The Calgary Stampede invited its Instagram followers to post pics using the hashtag #InstaStampede for a chance to take over the official Instagram account for one day during the annual 10-day event. The winners will get passes to all of the main events and gift cards to spend at the Stampede, which ensures they’ll have plenty of Instagram-worthy content to share during their takeover.
3. Choose a format
The format of your takeover (and the social network you choose to execute it on) should be directly related to what you want to achieve. Here are some ideas:
- Twitter takeover: A Q&A session is the most effective use of a Twitter takeover, and is a great tactic for increasing engagement and gaining new followers. Create a specific hashtag for the takeover and encourage your followers to submit their questions using it. Have your host quote each Tweet and use the hashtag along with their answer.
- Facebook takeover: Host a takeover through Facebook Live and have your celebrity, influencer, or expert answer questions from your Facebook fans in real time. Since the takeover is happening through live video, your audience will have plenty of incentive to tune in and engage.
- Instagram takeover: Showcasing someone else’s perspective through an Instagram takeover is a great way to build your brand. You can use it to populate your account with the type of content you want associated with your business and gain new followers in the process.
- Snapchat takeover: Inject some creativity into your social media presence by hosting a Snapchat takeover, allowing someone to document an event or a day in their life. Snapchat is a raw, fun, and informal platform which makes it perfect for relinquishing a bit of control through a takeover.
No matter what format or social network you choose, consider adding a contest element to your social media takeover. Having something to give away to your followers at the end of the takeover will draw more attention and incentivize people to participate.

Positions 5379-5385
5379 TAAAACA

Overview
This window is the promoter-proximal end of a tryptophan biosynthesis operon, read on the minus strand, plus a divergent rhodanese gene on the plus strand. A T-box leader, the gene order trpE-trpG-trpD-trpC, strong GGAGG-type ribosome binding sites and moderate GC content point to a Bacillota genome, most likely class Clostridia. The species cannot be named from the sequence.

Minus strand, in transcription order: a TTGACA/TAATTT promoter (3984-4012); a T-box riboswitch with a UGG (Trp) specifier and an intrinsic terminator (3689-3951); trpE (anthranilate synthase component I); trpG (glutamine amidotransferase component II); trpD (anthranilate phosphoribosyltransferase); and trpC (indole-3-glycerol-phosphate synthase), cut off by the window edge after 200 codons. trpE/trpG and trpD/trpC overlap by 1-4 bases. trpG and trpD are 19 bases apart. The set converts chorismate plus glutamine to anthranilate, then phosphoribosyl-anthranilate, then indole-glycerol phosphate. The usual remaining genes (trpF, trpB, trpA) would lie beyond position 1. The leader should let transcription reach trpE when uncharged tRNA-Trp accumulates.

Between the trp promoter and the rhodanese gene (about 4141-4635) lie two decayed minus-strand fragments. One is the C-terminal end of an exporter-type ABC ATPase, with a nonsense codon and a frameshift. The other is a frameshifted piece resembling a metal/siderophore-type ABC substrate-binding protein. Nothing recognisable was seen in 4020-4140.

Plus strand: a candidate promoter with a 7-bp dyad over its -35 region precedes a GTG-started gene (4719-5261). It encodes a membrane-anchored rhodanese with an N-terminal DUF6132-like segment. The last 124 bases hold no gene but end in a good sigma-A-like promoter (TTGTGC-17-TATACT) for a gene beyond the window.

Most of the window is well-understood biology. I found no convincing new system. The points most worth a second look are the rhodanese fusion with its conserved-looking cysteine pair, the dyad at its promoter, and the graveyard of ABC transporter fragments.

Best practices and security tips
You’ve set a goal, secured a host, and chosen a format—but before you hand over the keys, here are some things to keep in mind.
- Make it mutually beneficial. You’re going to be asking someone to tie their personal brand to your business. What’s in it for them? Will the takeover help them reach new audiences? Can they promote something they’ve been working on or give it away as a prize? Let the person know how they can benefit from taking over your social account and they’ll have a lot more reason to do so.
- Set clear expectations. Make sure the person taking over knows exactly what’s expected of them. Communicate your timelines, guidelines, and goals beforehand and be available for any questions they may have.
- Promote it on every account. Use Instagram or Facebook to promote your Twitter or Snapchat takeover and vice versa. Have your host post about it on their own personal account before the takeover begins to push as many people as possible to your profile.
- Learn to let go. There’s no point in doing a social media takeover if you’re going to micromanage the entire thing. Allow your host to post what they want to post. If you’ve chosen someone trustworthy that embodies your brand and they’ve been briefed on your goals for the takeover, sit back and let them do their thing.
- Monitor closely. If possible, arrange to be in the same physical place as your host. You can take photos of their arrival and post them to drum up more excitement, and you’ll be able to answer any questions in person throughout the takeover. Whether you’re in the same space or not, using Hootsuite can help everyone collaborate and monitor the takeover from one centralized dashboard.
- Stay secure. The best way to reduce risk during a social media takeover is by using Hootsuite to give your host access to your social accounts without actually giving them the passwords. Although this will help significantly reduce the risks involved with hosting a social media takeover, it won’t eliminate them. The person taking over will still have the power to post whatever they want. But if you’re monitoring the action in Hootsuite, you’ll be able to quickly see if your host is going rogue, revoke their posting power, and immediately delete any offensive content.
Hootsuite can make managing social media—including takeovers—easy, effective, and secure.